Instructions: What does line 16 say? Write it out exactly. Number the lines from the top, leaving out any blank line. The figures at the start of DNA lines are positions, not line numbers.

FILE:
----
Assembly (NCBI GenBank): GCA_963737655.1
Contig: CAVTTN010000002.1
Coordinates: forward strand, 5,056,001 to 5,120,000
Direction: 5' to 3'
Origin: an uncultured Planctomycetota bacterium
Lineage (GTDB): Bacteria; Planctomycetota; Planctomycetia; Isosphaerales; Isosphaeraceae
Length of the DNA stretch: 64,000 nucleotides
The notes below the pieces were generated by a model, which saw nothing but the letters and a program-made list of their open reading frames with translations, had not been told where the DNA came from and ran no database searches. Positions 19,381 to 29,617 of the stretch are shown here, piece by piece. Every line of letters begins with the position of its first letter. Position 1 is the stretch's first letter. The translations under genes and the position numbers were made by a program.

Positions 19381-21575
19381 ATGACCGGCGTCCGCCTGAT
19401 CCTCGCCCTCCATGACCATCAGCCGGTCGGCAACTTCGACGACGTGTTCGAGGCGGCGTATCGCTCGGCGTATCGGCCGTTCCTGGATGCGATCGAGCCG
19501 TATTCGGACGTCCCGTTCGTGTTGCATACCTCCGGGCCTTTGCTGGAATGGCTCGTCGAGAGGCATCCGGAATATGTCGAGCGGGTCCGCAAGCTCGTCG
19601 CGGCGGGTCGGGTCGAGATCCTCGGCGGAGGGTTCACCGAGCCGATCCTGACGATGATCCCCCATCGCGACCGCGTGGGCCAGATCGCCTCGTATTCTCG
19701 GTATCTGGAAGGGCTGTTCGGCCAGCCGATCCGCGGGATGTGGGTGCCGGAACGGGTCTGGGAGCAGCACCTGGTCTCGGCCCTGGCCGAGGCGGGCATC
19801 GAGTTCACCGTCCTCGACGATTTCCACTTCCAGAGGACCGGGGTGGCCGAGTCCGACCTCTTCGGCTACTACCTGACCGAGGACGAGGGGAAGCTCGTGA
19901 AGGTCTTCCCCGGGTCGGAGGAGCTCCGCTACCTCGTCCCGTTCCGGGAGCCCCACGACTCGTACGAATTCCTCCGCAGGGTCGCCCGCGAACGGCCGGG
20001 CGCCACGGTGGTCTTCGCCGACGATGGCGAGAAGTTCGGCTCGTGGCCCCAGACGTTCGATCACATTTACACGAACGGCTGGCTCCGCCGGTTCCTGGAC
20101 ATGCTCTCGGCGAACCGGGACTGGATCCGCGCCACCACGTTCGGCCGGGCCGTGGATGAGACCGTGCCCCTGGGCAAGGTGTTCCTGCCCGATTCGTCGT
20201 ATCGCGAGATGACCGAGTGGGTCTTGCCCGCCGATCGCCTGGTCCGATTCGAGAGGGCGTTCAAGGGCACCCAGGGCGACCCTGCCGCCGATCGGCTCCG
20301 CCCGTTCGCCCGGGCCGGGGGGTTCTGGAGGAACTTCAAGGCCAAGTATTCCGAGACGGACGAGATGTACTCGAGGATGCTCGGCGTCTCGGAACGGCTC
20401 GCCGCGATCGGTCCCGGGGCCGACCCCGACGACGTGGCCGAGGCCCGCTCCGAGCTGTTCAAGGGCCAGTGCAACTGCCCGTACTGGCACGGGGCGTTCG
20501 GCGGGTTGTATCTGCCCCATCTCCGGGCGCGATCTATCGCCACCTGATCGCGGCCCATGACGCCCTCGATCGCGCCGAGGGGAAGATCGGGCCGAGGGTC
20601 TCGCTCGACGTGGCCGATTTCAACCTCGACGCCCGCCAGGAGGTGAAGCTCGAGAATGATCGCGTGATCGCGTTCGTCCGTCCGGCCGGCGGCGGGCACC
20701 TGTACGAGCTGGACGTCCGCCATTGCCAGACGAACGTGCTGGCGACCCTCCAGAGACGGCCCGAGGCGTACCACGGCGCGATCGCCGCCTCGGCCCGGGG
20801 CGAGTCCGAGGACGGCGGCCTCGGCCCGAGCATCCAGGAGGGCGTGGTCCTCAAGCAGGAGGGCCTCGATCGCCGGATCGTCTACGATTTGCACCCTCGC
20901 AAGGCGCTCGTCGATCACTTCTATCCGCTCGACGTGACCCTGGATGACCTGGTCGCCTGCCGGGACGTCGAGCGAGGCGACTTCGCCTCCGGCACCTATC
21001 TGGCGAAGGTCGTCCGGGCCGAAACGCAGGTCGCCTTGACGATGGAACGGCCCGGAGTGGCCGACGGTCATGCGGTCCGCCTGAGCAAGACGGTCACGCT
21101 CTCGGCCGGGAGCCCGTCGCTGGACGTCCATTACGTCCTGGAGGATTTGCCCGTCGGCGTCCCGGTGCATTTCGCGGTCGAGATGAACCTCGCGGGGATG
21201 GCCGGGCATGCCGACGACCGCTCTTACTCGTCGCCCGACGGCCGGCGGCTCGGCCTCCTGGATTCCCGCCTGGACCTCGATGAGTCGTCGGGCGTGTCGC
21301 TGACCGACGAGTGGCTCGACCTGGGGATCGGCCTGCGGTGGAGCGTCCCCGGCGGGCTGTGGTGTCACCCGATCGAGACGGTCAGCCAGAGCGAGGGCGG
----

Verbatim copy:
19901 AGGTCTTCCCCGGGTCGGAGGAGCTCCGCTACCTCGTCCCGTTCCGGGAGCCCCACGACTCGTACGAATTCCTCCGCAGGGTCGCCCGCGAACGGCCGGG